When Amazon’s wireless one-touch reordering device it calls “Dash” was announced three years ago, it received mixed reactions. Some considered it genius, others figured it would never take off, and then there were those who thought it was an April Fool’s joke. But since then, the Dash Button—which captures a replenishment order of a specific branded home product on Amazon’s online store when pushed—has launched in the US and the UK with much success.
The total number of brands with Dash Buttons recently hit the 250 mark after the e-commerce giant added 50 more of them from brands like Colgate, KY and Rogaine to an already impressive pedigree including Ariel, Durex and Gillette. Dash is by no means still an experimental service; it’s been warmly embraced by consumers—so much so that Amazon claims some brands are now receiving more than half of their orders from Dash Buttons. That’s a statistic more for the brands to claim than Amazon, but clearly there has been a lot of Dash Button use.
The key driving force behind the Dash Button’s success is a lack of customer friction when ordering. Crowned as the company that invented and patented one-click buying, Amazon is the master of customer friction reduction, removing as many obstacles as possible between the customer and the checkout process during their shopping experience. Dash Buttons are a perfect example of how Amazon has excelled at this, because they make it possible to take advantage of one-click ordering without having to go online. In fact, consumers don’t even need to be near a screen. If they run out of detergent, they can simply hit a button by their washing machine, and an order will arrive on their doorstep the next day. In addition to the Dash Button itself and the ordering part of the process, Amazon’s Dash Replenishment Service, which is the fulfillment part, relieves all other potential burdens from the customer—by default it won’t allow further multiple orders of a product to complete until the first product is delivered, ensuring protection against any unintentional pushes of a Dash Button.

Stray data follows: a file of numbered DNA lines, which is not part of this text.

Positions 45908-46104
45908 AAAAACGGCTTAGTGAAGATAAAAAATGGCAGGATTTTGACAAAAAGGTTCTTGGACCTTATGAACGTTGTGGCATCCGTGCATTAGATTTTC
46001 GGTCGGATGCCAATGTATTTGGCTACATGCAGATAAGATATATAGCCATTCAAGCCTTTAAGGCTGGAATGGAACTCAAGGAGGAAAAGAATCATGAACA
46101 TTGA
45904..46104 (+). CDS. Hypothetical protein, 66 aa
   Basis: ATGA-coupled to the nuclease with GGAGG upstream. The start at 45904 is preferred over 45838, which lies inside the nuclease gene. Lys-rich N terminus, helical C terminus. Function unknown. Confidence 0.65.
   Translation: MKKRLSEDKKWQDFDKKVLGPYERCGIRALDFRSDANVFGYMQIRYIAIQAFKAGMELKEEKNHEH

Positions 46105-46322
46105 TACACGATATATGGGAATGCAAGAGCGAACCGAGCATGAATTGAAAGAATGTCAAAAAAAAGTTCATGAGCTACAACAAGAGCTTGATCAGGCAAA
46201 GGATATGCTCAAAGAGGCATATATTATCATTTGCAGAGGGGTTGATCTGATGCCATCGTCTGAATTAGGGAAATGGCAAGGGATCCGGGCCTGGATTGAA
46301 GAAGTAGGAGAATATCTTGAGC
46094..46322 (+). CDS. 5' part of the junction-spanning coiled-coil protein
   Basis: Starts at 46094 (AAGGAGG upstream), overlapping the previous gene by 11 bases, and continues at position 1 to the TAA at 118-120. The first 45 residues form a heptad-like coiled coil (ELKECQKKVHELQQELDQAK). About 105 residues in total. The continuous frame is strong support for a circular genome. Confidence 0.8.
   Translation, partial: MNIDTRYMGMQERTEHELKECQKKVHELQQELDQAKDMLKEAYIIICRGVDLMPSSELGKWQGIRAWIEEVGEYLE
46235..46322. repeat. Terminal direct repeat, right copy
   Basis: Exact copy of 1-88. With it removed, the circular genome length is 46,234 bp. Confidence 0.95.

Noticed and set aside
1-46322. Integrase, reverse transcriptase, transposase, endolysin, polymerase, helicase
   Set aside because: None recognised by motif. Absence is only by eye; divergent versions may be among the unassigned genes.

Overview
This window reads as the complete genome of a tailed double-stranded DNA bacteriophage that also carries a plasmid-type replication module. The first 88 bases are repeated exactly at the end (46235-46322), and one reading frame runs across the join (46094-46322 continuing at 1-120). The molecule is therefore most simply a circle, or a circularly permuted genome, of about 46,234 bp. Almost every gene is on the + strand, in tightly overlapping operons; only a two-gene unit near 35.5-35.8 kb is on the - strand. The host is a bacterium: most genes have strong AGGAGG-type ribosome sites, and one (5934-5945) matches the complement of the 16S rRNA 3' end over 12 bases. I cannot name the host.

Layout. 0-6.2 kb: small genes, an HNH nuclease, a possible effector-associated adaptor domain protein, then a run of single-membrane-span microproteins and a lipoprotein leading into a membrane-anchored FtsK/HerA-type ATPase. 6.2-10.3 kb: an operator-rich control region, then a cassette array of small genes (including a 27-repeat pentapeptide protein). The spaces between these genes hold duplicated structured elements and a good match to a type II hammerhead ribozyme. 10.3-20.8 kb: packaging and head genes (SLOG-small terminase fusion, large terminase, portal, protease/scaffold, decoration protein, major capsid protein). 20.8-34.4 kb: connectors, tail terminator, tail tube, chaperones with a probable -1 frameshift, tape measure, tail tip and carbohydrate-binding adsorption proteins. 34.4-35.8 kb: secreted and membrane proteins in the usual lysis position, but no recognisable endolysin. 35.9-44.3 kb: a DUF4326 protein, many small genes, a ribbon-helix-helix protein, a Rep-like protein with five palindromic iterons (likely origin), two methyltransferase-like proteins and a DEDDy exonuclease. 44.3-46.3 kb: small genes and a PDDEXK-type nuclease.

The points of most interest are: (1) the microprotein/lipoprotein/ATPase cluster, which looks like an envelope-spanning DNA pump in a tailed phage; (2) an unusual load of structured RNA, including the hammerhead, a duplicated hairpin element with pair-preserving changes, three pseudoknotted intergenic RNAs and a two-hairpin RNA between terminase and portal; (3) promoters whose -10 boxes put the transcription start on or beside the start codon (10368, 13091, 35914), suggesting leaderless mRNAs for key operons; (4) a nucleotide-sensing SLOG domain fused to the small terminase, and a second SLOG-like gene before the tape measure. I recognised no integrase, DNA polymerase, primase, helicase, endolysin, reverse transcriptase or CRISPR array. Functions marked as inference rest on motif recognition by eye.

But while this frictionless customer experience is an effective driver of sales, without thinking it through and adopting a more brand-centric method, it’s merely a short-term gain for brands.
Despite the obvious perks for brands the reality is that there’s a long-term risk involved.
The brands leveraging Dash Buttons as the order capture part of the process lose visibility of their customers’ ordering habits once Amazon starts selling them, so they become immediately disintermediated. Additionally, because Amazon buys at high volume and is such a big player in the market, it has the power to drive down prices, essentially squeezing margins of all of these brands and their manufacturers, who will ultimately end up with a smaller share of the pie.